BINNS, ARCHIE [FRED] - American Literature of the Sea and Great Lakes

American Literature of the Sea and Great Lakes

BINNS, ARCHIE [FRED] (1899-1971). Archie Binns, novelist and historian of the northwestern United States, is best known for his critically acclaimed novel Lightship (1934). Based partly on Binns’ own experiences at age eighteen aboard the Umatilla Reef Lightship off Cape Flattery, Washington, the story brings together the diverse lives of nine sailors as they struggle to save the ship, which has broken loose from its moorings in a deadly storm.

Binns was born and raised in the Puget Sound area to a family steeped in seafaring: his mother was born outside New York aboard a ship that her father commanded, and Binns’ grandfather, who died at sea when he was thirty-one, was renowned as a cotton blockade runner during the Civil War. After serving nine months aboard the Umatilla, Binns spent six years alternating college studies ashore with seafaring abroad, including voyages throughout the Atlantic, Pacific, and Indian Oceans as well as the Arabian Sea and rivers within India. He then worked as a journalist in New York for several years before publishing his first novel, The Maiden Voyage (1931), a collaborative effort with Felix Riesenberg.*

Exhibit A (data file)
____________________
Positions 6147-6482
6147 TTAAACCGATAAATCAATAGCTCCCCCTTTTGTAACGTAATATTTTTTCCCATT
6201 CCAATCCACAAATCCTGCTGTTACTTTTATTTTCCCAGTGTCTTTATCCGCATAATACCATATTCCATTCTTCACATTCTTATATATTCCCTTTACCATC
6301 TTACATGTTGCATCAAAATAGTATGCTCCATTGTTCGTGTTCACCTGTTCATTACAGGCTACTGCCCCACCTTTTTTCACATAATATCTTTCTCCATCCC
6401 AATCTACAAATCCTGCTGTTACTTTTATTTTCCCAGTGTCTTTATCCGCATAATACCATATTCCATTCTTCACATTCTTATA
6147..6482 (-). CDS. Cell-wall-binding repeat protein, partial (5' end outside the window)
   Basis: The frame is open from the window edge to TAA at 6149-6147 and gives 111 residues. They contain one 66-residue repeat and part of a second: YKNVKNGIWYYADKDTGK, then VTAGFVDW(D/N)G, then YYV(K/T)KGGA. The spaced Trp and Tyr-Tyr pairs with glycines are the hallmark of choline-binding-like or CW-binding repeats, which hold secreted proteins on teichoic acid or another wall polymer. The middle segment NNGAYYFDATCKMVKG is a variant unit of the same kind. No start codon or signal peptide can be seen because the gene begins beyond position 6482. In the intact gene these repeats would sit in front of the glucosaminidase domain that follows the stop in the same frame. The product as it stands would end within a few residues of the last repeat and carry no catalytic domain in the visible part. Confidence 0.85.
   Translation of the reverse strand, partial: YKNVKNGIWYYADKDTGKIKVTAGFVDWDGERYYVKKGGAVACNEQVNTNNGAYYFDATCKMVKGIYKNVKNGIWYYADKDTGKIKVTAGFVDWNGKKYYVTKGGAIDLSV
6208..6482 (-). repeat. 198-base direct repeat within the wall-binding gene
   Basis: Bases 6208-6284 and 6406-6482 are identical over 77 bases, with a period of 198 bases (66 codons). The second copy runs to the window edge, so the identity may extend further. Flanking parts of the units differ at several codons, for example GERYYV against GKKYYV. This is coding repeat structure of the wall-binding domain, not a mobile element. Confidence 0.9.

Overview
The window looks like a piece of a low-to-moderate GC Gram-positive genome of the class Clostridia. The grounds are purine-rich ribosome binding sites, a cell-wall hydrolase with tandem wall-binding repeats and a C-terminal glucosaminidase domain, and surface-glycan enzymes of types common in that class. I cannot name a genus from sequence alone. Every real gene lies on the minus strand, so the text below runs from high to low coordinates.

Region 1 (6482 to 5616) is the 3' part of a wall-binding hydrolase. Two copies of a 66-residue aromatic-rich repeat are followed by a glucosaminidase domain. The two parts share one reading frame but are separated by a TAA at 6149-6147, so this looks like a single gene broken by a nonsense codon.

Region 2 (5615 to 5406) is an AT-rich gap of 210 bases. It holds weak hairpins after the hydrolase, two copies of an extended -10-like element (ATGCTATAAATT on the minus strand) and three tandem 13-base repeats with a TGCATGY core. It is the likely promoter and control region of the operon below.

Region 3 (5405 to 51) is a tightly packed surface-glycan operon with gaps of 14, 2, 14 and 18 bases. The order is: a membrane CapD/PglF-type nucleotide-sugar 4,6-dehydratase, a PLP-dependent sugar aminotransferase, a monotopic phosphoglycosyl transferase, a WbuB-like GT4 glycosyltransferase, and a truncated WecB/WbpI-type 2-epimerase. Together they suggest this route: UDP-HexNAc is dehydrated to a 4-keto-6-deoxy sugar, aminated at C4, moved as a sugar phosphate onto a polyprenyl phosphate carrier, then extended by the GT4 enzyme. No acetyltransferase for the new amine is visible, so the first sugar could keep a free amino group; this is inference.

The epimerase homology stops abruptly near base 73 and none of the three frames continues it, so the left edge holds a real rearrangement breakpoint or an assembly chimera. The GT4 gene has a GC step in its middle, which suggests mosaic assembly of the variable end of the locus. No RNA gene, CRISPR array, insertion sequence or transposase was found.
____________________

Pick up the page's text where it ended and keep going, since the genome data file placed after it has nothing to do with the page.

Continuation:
In his prolific career, Binns wrote several novels centered around the Pacific Northwest* and set against the backdrop of the Puget Sound wilderness, including Backwater Voyage (1936), Mighty Mountain (1940), You Rolling River (1947), and The Headwaters (1957). He completed several historical and scholarly studies of the northwestern coastal regions, including Northwest Gateway (1941), The Roaring Land (1942), and Sea in the Forest (1953). Binns also wrote several successful juvenile* works based on sailing adventures, including The Secret of the Sleeping River (1952), Sea Pup (1954), and Enchanted Islands (1956). He died in Sequim, Washington, near the coastal wilderness he had chronicled throughout his life.

Matthew Evertson